Thursday, August 2, 2012
Rally West Virginia 2012
So I had held off on this report until now, hoping that some more and better pictures would come out of the event.
No such luck. I'm not sure if there were any professional photogs covering the event--but there should have been.
Rally West Virginia 2012 was a fantastic event in an amazing area of the country on some great roads. In my short rally career I have not raced in a smoother running event. Only one stage was cancelled and this was because the "0" car used to check and open the stages, broke down unexpectedly on stage, blocking the road and causing a delay. Fortunately this was on one of the shortest stages of the event and otherwise everything ran like clockwork with well over 100 miles of racing.
This was also the first event for me where I experienced some true difficulty.
On day one of the event there was a 24 mile night stage. This is the longest night stage in North America and I had never raced over about 12 miles at a single time previously. As could be expected I was fine through the first half of this stage but began making errors in the second half. I was able to quickly recover from the first two errors (too fast into one corner, stopping the truck just prior to going off and one completely blown corner where we went careening off into a field) but could not recover from the third.
Off the road we went by about six feet and the front of the truck dropped down an embankment impacting a large rock on the front driver's side wheel. With only 2WD at my disposal and the rear tires planted on mud we were immediately stuck. David Dennis my co-driver quickly got out, prepared the tow strap and hoped for help. A number of cars passed by and I don't blame them...pulling a 4000 pound truck out of a ditch is not a task taken lightly.
Finally the #73 Mazda Protege of all cars stops and after a number of progressively harder tugs, is able to assist in our extraction. Finishing the rest of the stage we finished three minutes over the "bogey" time and when we went to check in at the end of the evening we declared out time to be appropriate for the "bogey" time and not our "race" time, thus showing that we had checked in early, resulting in a three minute penalty. Losing at least nine minutes to being stuck and then another three minutes to the penalty crushed any hopes for a high finish in the standings for the weekend--but we were still running which we were very thankful for.
Day 2 started off in the rain and while it tamped down the dust it brought back the worries of slick conditions. Running fairly well on the first stage of the day we were still concered about the "off" we had taken the night before that ended up bending an inner tie rod that was adjusted that morning straightening out the track of the vehicle though not the steering wheel. With a clean first stage of day 2 complete we felt good--until we realized we had lost nearly all our breaking ability.
My foot would go to the floor with little to no response from the breaking system. This could be a major problem on single track roads taken at over highway speeds. Out of the truck Dennis goes at the beginning of the next stage and he discovers a banjo fitting on a rear caliper that had somehow backed off a tad and resulted in the dumping of nearly all brake fluid into the dirt. Tightening up the fitting which showed no damage stopped the leak but with no brake fluid on board the ability to slow the truck was still compromised so we crossed the next stage at "transit" or lower speed.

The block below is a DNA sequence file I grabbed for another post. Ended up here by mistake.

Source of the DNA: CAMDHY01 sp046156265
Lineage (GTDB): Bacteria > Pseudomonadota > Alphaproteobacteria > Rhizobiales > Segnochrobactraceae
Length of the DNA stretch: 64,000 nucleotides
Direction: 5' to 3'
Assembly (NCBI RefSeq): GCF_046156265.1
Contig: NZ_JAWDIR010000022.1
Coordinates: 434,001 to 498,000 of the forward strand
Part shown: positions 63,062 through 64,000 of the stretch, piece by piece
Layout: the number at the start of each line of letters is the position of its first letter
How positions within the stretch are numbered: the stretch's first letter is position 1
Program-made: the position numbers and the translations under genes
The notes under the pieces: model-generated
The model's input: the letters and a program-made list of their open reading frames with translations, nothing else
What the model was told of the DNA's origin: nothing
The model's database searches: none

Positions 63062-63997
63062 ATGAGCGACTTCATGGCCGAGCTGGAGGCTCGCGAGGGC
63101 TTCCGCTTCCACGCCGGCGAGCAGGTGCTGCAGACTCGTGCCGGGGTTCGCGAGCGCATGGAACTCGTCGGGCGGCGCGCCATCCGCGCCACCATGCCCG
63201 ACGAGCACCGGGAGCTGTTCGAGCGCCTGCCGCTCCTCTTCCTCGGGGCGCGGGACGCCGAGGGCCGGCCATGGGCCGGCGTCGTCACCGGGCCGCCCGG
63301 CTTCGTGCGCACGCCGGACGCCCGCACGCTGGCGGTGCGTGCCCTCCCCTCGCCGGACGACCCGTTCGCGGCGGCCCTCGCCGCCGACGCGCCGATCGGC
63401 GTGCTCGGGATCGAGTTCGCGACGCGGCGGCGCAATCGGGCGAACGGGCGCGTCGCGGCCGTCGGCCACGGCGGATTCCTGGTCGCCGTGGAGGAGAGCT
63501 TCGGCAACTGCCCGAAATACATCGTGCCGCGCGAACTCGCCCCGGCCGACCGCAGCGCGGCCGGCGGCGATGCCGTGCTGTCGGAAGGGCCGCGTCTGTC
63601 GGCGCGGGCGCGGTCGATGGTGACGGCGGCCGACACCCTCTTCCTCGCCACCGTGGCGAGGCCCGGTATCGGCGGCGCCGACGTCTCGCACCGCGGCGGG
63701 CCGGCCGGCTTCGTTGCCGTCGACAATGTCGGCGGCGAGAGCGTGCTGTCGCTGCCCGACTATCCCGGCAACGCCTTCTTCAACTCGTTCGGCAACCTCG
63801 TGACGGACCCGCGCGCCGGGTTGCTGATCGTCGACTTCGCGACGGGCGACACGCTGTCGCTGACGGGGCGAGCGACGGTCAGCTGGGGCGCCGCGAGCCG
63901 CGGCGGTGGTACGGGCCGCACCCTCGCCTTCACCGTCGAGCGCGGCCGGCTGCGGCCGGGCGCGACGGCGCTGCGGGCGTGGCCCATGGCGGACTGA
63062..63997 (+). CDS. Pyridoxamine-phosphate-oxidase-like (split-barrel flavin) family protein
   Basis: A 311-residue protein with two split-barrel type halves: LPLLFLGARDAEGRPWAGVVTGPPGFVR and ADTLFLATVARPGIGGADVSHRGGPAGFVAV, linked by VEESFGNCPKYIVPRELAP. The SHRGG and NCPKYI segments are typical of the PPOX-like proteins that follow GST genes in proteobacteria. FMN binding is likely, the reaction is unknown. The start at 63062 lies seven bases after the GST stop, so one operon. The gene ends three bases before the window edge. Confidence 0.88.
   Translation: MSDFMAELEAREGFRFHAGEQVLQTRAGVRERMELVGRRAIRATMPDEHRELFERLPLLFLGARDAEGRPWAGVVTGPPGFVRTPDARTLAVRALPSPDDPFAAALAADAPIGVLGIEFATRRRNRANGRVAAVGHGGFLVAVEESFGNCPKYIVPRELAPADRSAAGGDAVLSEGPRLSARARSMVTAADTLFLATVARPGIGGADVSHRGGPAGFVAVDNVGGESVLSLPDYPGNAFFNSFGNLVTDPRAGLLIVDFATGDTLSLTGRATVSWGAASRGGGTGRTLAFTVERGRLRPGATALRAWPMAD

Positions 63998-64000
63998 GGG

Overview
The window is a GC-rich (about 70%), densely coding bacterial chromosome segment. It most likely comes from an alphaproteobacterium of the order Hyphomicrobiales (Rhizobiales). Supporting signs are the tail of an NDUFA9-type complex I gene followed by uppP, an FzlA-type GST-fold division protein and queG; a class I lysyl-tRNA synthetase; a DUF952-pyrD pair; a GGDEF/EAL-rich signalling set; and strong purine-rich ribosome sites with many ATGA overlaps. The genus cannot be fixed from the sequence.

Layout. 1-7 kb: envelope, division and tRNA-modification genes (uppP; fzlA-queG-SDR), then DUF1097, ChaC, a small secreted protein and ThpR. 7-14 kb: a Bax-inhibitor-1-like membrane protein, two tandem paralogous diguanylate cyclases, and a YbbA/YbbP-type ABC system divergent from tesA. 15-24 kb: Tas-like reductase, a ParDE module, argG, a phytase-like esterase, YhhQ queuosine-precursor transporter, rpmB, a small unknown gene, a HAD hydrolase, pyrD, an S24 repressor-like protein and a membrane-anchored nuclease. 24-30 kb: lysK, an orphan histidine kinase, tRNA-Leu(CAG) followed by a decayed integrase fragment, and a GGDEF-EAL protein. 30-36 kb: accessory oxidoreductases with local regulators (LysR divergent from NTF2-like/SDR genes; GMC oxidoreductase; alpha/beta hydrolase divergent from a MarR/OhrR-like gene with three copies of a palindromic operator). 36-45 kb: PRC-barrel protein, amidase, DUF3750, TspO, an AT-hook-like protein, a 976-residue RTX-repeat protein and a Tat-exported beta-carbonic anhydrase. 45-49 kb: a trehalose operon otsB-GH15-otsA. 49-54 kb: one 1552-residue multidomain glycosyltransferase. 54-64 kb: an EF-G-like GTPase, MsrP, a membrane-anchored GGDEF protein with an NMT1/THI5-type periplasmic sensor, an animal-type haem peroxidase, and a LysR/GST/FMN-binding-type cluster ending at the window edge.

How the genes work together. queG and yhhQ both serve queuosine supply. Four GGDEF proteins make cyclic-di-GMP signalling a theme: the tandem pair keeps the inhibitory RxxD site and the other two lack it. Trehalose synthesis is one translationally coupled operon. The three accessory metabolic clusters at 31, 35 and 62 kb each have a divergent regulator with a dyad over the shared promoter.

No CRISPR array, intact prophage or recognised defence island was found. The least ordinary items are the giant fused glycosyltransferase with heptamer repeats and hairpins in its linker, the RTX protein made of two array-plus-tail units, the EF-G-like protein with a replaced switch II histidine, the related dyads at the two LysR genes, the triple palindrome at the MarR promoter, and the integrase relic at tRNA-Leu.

By the end of that stage however, I had learned that if I pumped the brake sufficiently I could get enough feel in it to slow the truck down some coming into a corner. While not ideal by any means, at least I had some control so we picked up the pace. That is until we came across the #22 Mitsubishi Mighty Max of Michael Hall who had stuck himself in a ditch. Rally karma demanded that we help him out so help we did, tugging him free to run the remainder of the stage. We carried on after this extraction only to almost immediately encounter the #73 Protege that had helped pull us out of a ditch the night before--only this time, the Mazda was almost perpendicular to the road and completely broken.
Coming to a complete stop we could not get around the vehicle without seemingly driving into the river that followed the railroad bed we were traversing. Fortunately one of the Mazda's crew came running up and was able to safely guide our large vehicle around the broken #73 without getting us stuck or going for a watery excursion.
On we went for the day and we would encounter some great sections of the event that would put us at nearly 80mph along forest shelf roads and screaming up Snowshoe Mountain as the event also included running a "hillclimb" section twice. The lack of HP in the truck was evident in this race, particularly in the hillclimb section but we would finish the event without furrther issue and were psyched to have perservered.
Final results show the Bodyarmoroutlet.com NISMO Stuff Racing Frontier in 17th place of 26 entries. Not the greatest but not a DNF either. This result moves the team back to 5th overall in the 2012 Atlantic Rally Cup standings with two events to go. We will continue to press on and see what Black River and Charlevoix have to bring with hopes of a podium finish for the 2012 ARC season within reach. We do have video of this event and will hopefully be posting it soon. If any more photos come out of this event of our vehicle we will post those here as well.
As always thanks go to bodyarmoroutlet.com, Dube's Customs, Nissan Motorsports, and my codriver David Dennis. I couldn't do it without all of you!